Ethereum solo validators that censor blocks should ‘be tolerated’ — Buterin
Ethereum co-founder Vitalik Buterin believes that solo validators that choose not to include certain transactions should “be tolerated” to stop the Ethereum community from becoming the “morality police.”
Vitalik Buterin made the comment in reply to a Twitter poll from latetot.eth, discussing a hypothetical scenario whereby a validator censors a transaction that doesn’t align with their beliefs.
The thread, published on Oct. 17, asked what should happen if a solo validator, in a country at war with another, decides not to process a block because it includes donations to the opposing military force.
I’m a solo home validator in Country A. We are at war w Country B, and I decide that I’m not going to include donations to their military when it’s my turn to make a block. This validator should:
— latetot.eth (@latetot) October 16, 2022
According to Ethereum’s co-founder, the answer for a censorship case should be aligned with the level of transgression.
The post attracted notable attention, as Vitalik explained in the thread that any other answer would potentially lead to turning the Ethereum community into morality police:
I would say “be tolerated”. Slashing or leaking or socially coordinated anything should only be considered for massive reorging of other people’s blocks, not making wrong choices about what to put in your own.
Any other answer risks turning ETH community into morality police
— vitalik.eth (@VitalikButerin) October 17, 2022
In Ethereum proof-of-stake (PoS), validators decide what transactions to include in their blocks if any. PoS is a modern consensus method that powers decentralized finance (DeFi) projects and cryptocurrencies.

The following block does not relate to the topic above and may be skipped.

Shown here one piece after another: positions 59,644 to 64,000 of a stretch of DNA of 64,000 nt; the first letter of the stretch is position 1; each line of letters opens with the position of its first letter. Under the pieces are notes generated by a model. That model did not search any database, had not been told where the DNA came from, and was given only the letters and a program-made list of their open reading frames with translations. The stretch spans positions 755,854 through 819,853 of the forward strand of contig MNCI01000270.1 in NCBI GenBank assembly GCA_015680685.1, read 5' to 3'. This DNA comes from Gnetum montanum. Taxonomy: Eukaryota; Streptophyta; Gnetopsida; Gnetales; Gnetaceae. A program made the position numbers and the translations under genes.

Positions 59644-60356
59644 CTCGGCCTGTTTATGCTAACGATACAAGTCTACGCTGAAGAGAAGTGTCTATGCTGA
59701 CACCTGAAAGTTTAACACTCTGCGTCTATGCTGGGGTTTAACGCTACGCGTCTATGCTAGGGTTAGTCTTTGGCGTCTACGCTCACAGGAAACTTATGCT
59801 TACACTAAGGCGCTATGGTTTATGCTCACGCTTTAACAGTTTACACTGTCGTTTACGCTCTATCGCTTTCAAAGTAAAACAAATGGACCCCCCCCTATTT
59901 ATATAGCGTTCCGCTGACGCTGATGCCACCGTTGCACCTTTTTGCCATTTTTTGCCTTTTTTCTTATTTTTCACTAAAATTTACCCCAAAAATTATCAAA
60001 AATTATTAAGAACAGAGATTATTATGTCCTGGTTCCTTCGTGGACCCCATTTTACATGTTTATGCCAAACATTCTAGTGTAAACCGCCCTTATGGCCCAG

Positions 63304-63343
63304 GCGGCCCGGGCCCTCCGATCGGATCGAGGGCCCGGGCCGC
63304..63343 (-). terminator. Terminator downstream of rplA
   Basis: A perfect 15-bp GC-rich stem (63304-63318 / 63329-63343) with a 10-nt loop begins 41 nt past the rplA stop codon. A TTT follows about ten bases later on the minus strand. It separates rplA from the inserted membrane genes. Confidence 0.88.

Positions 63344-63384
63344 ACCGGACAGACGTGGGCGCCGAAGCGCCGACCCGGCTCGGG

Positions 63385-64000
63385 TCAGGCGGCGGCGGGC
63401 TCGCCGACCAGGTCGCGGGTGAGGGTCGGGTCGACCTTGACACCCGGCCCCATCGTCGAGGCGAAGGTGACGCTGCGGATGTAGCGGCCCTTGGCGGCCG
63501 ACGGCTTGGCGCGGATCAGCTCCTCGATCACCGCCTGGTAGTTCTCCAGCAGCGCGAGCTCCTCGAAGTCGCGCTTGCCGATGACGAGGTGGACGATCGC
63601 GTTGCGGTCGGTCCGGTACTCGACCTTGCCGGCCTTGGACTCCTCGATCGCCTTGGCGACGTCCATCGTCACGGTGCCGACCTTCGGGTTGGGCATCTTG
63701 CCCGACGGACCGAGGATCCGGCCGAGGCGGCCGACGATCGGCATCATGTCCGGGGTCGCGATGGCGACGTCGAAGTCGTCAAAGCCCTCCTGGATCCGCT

Validators are allowed to decide what transactions to include in a block. what we shouldnt do, is encourage staking services like Exchanges or Lido that are so huge and centralized that they can easily be coerced into cencoring by governments or other third party agents.
— mao (@5t4rman) October 17, 2022
Also answering the thread, Martin Köppelmann, co-founder of Gnosis and a long-time Ethereum decentralized application developer, said he agreed with tolerating the validator in that situation while warning about how MEV-boost censorship rising in Ethereum following the Merge.
For the record, in this specific poll, I would also vote for “tolerate”. But IMO the quick roll-out of MEV-boost in hindsight was a mistake and should have been done more diligently to prevent a situation where the content curation of 1 entity currently affects 52% of all blocks.
— Martin Köppelmann (@koeppelmann) October 17, 2022
Although the thread discusses a hypothetical scenario, concerns about censorship in the Ethereum network surged last week, with 51% of Ethereum blocks being compliant with the United States Office of Foreign Assets Control (OFAC) standards as of Oct. 14, as MEV-Boost relays take over market share one month after the Merge.
Related: Ripple wants to bring Ethereum smart contracts to the XRP Ledger
MEV-Boost relays are centralized entities acting as trusted mediators between block producers and builders. All Ethereum PoS validators can outsource their block production to other builders. Due to Ethereum’s upgrade to a PoS consensus, MEV-Boost has been enabled to a more representative distribution of block proposers, rather than a small group of miners under proof-of-work (PoW).
As noted in a recent opinion piece, Slava Demchuk, CEO and co-founder of AMLBot, the Ethereum upgrade could bring modifications in Anti-Money Laundering (AML) and Know Your Customer (KYC) practices in the crypto industry. He stated:
“U.S. regulators are increasingly expressing concerns about the huge sums circulating in DeFi without any control. As the Ethereum blockchain serves as the primary chain for most tokens, its recent shift from PoW to PoS may be used as an argument for their attempts to influence (at least a part of) the decentralized market.”